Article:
10 Pieces Of Bad Advice From Classic Books

by E. Ce Miller

With bookstores boasting entire sections of self-help and personal transformation tomes, readers today are hardly lacking in how-to books, advice-laden reads, and stories filled with moral lessons. Wondering how to spark the perfect romance? There’s a book for that. Trying to kick an unhealthy habit for good? Head over to your nearest bookstore. Interested in becoming an expert chef/yogi/professional organizer/gardener/makeup artist/dog-trainer/tarot card-reader? There are shelves full of authors who’ve got you covered.

But even before these advice texts grew into their own unique, must-read genre, books were filled with suggestive tips on how one might best live. Well, for better or for worse, that is. Inevitably, some of these classic words of wisdom are more helpful than others — and some are best ignored entirely. From just plain bad advice to incomprehensible nonsense, here are 10 tips from classic literature that you’ll probably want to ignore today:

Jane Austen

“One cannot have too large a party.” —Emma

This really depends on how much you enjoy the company of others (I don’t) and how much noise those others make (anything exceeding past "appropriate for tea with Margaret Thatcher" is too loud). However, I can definitely make the case for a too-large party. If your living room furniture has been piled into one corner to make room for a bracket-worthy beer pong tournament, you might want to take a moment to reevaluate. A party that overflows outside of the house and onto the neighbor’s lawn has probably expanded beyond the limits of propriety. Anything that could potentially result in the summoning of police is a no-go.

“Single women have a dreadful propensity for being poor. Which is one very strong argument in favor of matrimony.” —Letters

In other words: “marry for money.” Unless you’re itching for your own reality television show, or relish the idea of rap songs being written about you (and hey, in that case, more power to you) don’t do this. Instead, Pinterest-project yourself a bracelet that says: “WWGSD?” (“What would Gloria Steinem do?”).

Hunter S. Thompson

“Every now and then when your life gets complicated and the weasels start closing in, the only cure is to load up on heinous chemicals and then drive like a bastard from Hollywood to Las Vegas, with the music at top volume.” —Fear and Loathing in Las Vegas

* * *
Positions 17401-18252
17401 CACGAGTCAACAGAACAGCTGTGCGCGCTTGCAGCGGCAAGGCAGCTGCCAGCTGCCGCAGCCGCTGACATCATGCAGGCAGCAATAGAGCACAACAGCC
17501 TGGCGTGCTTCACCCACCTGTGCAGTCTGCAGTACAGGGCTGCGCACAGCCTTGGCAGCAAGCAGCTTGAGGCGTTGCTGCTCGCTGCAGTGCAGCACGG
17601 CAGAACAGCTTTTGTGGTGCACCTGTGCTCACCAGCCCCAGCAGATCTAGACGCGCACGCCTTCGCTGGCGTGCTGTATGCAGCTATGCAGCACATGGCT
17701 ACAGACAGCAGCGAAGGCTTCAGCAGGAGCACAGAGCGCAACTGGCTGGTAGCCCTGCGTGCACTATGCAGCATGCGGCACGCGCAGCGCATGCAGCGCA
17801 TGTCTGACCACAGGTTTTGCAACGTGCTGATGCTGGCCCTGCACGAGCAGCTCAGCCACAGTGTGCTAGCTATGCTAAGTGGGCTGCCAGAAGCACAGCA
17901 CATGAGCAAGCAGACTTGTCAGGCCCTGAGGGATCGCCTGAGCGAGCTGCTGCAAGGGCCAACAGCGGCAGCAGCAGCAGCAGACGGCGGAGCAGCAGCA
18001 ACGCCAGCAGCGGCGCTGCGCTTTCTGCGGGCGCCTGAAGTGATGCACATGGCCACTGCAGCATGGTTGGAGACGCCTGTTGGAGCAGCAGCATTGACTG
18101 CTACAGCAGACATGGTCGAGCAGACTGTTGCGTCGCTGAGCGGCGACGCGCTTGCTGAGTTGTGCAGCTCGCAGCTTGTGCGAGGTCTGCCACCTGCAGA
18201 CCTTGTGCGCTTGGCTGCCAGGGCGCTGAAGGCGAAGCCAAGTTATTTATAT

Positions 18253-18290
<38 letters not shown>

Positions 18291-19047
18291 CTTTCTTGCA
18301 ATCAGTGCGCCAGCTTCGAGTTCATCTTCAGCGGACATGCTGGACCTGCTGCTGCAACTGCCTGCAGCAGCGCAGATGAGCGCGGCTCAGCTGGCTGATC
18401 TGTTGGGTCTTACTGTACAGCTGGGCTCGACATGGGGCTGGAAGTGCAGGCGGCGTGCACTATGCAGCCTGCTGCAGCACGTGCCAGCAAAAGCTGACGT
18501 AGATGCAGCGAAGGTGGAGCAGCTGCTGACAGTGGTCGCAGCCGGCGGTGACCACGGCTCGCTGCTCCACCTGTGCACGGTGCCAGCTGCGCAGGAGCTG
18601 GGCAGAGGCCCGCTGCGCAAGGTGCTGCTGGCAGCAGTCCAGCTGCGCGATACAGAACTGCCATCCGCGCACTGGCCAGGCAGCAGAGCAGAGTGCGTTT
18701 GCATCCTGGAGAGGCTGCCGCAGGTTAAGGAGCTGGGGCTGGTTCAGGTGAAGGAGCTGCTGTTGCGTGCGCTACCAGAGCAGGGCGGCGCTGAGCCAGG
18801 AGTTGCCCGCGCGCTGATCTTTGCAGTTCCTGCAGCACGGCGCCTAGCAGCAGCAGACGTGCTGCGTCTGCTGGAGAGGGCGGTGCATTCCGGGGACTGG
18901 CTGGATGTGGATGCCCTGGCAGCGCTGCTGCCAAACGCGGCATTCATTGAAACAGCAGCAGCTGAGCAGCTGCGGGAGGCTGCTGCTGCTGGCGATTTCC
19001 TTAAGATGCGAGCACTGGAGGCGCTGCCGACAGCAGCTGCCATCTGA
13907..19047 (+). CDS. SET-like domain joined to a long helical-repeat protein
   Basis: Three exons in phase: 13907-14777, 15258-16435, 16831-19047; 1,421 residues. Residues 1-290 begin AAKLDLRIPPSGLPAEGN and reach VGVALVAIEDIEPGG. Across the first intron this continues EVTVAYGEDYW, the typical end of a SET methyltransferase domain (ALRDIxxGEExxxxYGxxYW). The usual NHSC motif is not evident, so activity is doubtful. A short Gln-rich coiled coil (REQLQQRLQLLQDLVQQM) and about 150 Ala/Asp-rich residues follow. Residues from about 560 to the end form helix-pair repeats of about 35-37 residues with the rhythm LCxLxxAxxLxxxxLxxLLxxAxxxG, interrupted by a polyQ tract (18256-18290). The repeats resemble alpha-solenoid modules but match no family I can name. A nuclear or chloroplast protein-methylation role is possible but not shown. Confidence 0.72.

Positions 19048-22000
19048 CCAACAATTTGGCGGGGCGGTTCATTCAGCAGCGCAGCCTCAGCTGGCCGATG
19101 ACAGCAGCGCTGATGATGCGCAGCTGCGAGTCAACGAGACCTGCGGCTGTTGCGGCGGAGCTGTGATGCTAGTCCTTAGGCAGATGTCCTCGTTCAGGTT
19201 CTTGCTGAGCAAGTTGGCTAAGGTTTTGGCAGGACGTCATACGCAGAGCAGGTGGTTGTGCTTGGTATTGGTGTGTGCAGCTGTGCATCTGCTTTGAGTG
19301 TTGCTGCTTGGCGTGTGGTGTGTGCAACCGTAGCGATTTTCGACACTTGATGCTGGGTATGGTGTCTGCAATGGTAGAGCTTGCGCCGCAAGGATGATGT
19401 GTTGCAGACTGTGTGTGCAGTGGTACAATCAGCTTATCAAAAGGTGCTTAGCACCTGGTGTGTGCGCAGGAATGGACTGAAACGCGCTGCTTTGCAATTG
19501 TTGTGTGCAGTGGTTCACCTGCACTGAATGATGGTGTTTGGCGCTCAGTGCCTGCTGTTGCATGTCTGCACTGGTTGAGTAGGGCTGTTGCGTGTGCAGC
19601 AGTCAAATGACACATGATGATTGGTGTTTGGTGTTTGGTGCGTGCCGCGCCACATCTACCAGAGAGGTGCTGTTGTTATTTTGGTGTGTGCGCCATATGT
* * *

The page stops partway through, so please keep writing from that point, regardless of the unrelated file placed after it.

While this may have worked for Hunter, it will definitely not work for average-human you. You will get a DUI, your car will get impounded, and nobody will want to be friends with you anymore. Instead, when your life gets complicated and the weasels start closing in, GrubHub some frozen yogurt, Netflix-binge on Ryan Gosling films, and call animal control.

“Never trust a cop in a raincoat.” —Fear and Loathing in Las Vegas

I’m not even totally sure I know what this means, but the usefulness of this advice is probably contingent on whether or not it is, in fact, raining.

Carolyn Keene

“If you lack backup when you happen upon crooks caught in the act, disguise your voice and pretend to be the police. If that fails to produce the desired result, throw a stone through a window to feign a gunshot.” —Nancy Drew: The Sign of the Twisted Candles

Bless the sincerity of this infallible, titian-haired, girl-detective’s heart, but this is not going to work. It’s just not. Don’t do it.

“If you see something resembling a shark in a river, don't fret. It's more likely to be a small submarine operated by thieves.” —Nancy Drew: The Mystery of Lilac Inn

This really raises more questions than it answers. For example, what is a saltwater fish doing in a river? Better yet, what is a submarine doing in a river? How deep is this river anyway? Are the submarine thieves lost? Furthermore, in what universe is the discovery of criminal underwater navigation preferable to a comparatively harmless river shark?

Lewis Carroll

“There’s no use trying, one can’t believe impossible things.” —Alice in Wonderland

This kind of defeatist attitude will get you nowhere in life. And quite frankly, it’s a little hypocritical, coming from Alice, famed traveler of rabbit holes. Substitute for: “Be all you can be,” “Thoughts become things,” and “If you build it, he will come.”

“Speak in French when you can’t think of the English for a thing, and turn your toes out when you walk.” —Through the Looking Glass

This bit of advice will not get you very far, linguistically or geographically. Especially if you do not speak French.

J.D. Salinger

“All you have to do is say something nobody understands and they'll do practically anything you want them to.” —The Catcher in the Rye

This suggestion might actually be worth a shot, especially when dealing with alien beings, like politicians, and small children; but I wouldn’t make a regular habit out of it.

“When you're not looking, somebody'll sneak up and write ‘fuck you’ right under your nose.” —The Catcher in the Rye

This is really unlikely to happen, but if it does you may want to consider filing a report with the police; and preferably with an officer who is not wearing his raincoat. You’ll want to make sure he’s a different officer from the one who busted up your house party. Don’t mention the river shark you saw earlier.

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